October 4, 2021 - November 8, 2021
Charm and allure are nearly as ubiquitous an aspect in art history as the Madonna and child. Artists seem to have been particularly fond of adding these elements to a bowl of fruit, inanimate objects, or the translation of the human form. The still life is one of the first subjects art students tackle, trying to translate their interpretation of what they see. The artworks featured in this month's exhibition have built-in eye appeal and capture the soul of charm, with delightful colors, adorable shapes, and pleasant textures.
For his subject matter, Stuart Dunkel alternates between still life, landscape, and animal portraits that fuse detailed depictions with subtle humor. He hopes his viewer will find joy, optimism, and playfulness, as well as a sense of classical balance and beauty in his work.
James Zamora is known for his unique “aisle paintings”. Using different spatial compositions the artist translates common marketplace imagery into a stylized, elevated environment. Through Zamora's work, he explores the particularity between the relationship of our eyes with the subtleties of our immediate reaction. His paintings investigate current trends and their effects on the consumer.
Valerie Etitinwo’s artworks transcend each of her surrounding cultures to create work that is universally relatable through the celebration of imperfections. She creates her work with the conviction to push her creativity and expression to a level of intriguing “ugliness.” With each artwork she fights the temptation of “cuteness” to go beyond what is expected.
Exploring the area between Pop Art and Surrealism, Carl Smith combines his own photographic materials with drawings and other narrative fragments. He works with several layout combinations before creating a finished image. From this finished layout, he selects and transmits individual pieces onto a canvas through screen-printing and further completes his works with oil paint. With the use of found images he tells slightly absurd and humorous visual anecdotes.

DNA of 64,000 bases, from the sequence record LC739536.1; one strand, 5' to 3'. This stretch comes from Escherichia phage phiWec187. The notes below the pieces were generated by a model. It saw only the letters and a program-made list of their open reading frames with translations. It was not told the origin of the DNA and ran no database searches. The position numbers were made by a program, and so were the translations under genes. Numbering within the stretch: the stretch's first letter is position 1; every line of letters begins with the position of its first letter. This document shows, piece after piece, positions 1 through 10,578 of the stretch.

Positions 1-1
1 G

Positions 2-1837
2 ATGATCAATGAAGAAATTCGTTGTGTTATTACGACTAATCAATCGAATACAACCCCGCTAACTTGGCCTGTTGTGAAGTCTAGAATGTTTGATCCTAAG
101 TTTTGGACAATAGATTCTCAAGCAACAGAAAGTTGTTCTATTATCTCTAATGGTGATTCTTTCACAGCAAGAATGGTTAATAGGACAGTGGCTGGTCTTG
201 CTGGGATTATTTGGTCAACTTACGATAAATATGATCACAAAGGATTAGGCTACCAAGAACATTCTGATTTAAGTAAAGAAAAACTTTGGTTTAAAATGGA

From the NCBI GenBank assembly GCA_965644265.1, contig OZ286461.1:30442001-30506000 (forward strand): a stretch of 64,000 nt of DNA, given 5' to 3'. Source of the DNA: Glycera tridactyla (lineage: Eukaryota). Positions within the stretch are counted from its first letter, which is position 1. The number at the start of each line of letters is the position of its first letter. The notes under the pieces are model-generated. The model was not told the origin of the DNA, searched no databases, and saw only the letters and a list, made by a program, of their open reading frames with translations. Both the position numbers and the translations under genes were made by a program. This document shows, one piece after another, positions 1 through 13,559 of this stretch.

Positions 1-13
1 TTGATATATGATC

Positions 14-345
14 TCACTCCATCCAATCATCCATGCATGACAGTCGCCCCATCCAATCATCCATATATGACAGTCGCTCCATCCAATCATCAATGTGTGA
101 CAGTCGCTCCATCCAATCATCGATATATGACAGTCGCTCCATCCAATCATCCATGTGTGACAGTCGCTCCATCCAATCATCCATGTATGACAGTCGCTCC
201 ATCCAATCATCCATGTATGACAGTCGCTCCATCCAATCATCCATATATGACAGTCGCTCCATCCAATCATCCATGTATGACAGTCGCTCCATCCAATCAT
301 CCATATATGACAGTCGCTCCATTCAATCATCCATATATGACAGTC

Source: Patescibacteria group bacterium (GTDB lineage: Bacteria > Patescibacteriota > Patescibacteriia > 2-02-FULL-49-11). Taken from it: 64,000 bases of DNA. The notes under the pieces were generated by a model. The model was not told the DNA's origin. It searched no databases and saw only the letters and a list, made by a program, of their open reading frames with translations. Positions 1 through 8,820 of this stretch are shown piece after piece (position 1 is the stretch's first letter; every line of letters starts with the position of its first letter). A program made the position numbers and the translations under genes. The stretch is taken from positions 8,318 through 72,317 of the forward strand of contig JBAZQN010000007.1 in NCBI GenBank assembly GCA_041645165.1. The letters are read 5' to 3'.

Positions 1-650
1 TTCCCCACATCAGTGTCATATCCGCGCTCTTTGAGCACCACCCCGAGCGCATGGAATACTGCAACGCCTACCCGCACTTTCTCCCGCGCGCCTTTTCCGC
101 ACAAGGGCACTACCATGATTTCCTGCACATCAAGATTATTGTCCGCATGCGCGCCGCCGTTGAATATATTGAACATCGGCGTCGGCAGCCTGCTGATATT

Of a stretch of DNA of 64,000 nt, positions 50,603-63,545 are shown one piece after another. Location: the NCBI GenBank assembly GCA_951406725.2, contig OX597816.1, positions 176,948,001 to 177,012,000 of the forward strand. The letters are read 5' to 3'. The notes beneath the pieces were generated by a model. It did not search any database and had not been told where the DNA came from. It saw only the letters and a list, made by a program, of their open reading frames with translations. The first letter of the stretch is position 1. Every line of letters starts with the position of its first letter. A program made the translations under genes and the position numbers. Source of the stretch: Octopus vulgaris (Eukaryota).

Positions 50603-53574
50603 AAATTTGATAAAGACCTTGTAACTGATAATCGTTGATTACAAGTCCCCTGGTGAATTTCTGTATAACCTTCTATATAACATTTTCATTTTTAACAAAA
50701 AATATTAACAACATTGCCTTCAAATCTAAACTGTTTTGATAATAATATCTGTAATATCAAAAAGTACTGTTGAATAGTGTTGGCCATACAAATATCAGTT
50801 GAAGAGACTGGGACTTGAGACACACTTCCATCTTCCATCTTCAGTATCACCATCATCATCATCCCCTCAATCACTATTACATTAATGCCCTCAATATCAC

Zabel paints each scene with precision, using only spatulas for application. Her paintings are a nod to haute couture and a frivolity reminiscent of Impressionist masters like August Renoir and prolific Rococo artist Jean-Honoré Fragonard. From chic and glamourous lifestyles rendered in gold and silver to neon pinks and greens, you can feel the vibrancy of her life’s travels and colorful experiences.
Gerhard Völkle uses his rust painting technique in both sculptures and on canvas. The employment of rust as a medium allows oxidation to take over each artwork and consequently creates an unpredictable, everchanging surface. Each painting shows dynamic characters in a variety of poses and in various states of movement. The artist uses the absence of detail and unconventional media that is always changing to emphasize silhouetted characters that are also in perpetual motion.
Bay Area artist Melanie Tiongson creates fun and whimsical artworks featuring figures full of curiosity inspired by Filipino folklore and the uncompromised freedom of her young daughter’s imagination. Her mixed media paintings feature a combination of purposeful collage of vintage Tagalog books, expressionist abstraction as well as illustration to communicate positivity and love.
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